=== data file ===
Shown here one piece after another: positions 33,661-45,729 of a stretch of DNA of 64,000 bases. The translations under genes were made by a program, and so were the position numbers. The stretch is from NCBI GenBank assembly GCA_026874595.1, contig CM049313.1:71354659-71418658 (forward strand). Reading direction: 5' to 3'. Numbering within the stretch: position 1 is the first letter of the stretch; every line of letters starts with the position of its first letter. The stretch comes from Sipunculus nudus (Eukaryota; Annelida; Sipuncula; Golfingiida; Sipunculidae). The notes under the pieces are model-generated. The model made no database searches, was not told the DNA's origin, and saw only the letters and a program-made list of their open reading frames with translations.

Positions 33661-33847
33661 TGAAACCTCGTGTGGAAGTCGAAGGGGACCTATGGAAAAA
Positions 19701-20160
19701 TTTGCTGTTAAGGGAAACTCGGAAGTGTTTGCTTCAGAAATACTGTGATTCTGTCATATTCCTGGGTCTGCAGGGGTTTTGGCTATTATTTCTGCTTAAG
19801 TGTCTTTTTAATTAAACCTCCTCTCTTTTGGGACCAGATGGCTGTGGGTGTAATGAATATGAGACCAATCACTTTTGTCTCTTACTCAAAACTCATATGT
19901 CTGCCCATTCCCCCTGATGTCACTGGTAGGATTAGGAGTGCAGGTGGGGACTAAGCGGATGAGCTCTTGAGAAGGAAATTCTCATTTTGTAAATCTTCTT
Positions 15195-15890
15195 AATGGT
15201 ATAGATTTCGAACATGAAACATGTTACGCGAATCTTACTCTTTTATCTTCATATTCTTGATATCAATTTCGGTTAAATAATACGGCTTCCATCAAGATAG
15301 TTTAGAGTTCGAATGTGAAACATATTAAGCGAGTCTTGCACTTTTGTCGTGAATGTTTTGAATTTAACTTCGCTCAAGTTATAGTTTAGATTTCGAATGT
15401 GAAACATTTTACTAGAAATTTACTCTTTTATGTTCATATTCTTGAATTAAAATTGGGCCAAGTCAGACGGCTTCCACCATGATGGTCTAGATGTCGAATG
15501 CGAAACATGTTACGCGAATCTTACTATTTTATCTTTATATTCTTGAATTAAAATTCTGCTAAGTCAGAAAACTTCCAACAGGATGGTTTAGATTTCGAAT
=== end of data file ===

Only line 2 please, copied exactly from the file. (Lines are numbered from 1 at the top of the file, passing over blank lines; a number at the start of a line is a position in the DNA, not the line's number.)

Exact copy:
Positions 33661-33847